WSJ Editorial On Teen Unemployment Doesn't Mention Immigration
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The WSJ has an editorial on teenage unemployment, in which they do not mention immigration, but blame the "loopy economics" of a too-high minimum wage.
But Congress has also contributed by passing one of the most ill-timed minimum wage increases in history. One of the first acts of the gone-but-not-forgotten Nancy Pelosi ascendancy was to raise the minimum wage in stages to $7.25 an hour in 2009 from $5.15 in 2007. Even liberals ought to understand that raising the cost of hiring the young and unskilled while employers are slashing payrolls is loopy economics.[The Jobless Summer |Why only one in four teens is employed,July 1, 2011]
Well, they may have a point about the minimum wage—the point is that if you can't do more than $5.15 worth of work per hour, a minimum wage of $7.25 an hour means you can't have a job at all.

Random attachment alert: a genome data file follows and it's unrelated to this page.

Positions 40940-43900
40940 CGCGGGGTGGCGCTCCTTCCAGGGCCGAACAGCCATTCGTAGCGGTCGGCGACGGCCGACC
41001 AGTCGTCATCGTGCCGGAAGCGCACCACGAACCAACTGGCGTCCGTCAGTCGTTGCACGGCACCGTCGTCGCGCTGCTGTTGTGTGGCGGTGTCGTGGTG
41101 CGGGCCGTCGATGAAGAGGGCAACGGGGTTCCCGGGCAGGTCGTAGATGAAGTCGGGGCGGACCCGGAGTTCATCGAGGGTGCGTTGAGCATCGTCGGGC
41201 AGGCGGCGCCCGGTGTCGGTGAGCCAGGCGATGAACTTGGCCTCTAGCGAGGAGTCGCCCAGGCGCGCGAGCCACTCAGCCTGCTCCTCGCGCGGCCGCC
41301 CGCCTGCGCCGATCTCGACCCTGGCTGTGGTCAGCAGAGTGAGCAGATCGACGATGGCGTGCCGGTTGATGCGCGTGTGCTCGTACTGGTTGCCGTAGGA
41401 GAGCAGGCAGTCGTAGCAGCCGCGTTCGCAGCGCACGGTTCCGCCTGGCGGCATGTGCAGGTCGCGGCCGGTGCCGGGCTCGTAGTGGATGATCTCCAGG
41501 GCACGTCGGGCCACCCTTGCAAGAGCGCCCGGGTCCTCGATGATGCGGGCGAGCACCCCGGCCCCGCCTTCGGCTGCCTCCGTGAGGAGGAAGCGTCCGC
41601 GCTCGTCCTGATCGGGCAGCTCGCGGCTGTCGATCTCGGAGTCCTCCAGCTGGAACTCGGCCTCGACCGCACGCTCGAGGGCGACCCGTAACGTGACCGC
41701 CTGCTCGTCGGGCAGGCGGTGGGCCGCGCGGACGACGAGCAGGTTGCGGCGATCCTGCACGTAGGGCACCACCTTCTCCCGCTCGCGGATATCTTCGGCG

Bit the even more important factor in labor economics is the Law Of Supply And Demand—no one will hire teenagers when they can get adult immigrants (or foreign students) cheaper. This goes double for black teenagers, who are, in fact, "hardest hit" by immigrant competition. And while the WSJ claims that "The great tragedy is that even discussing the role of the minimum wage in teen unemployment seems to be a political taboo," they themselves have tried to taboo discussion of immigration.

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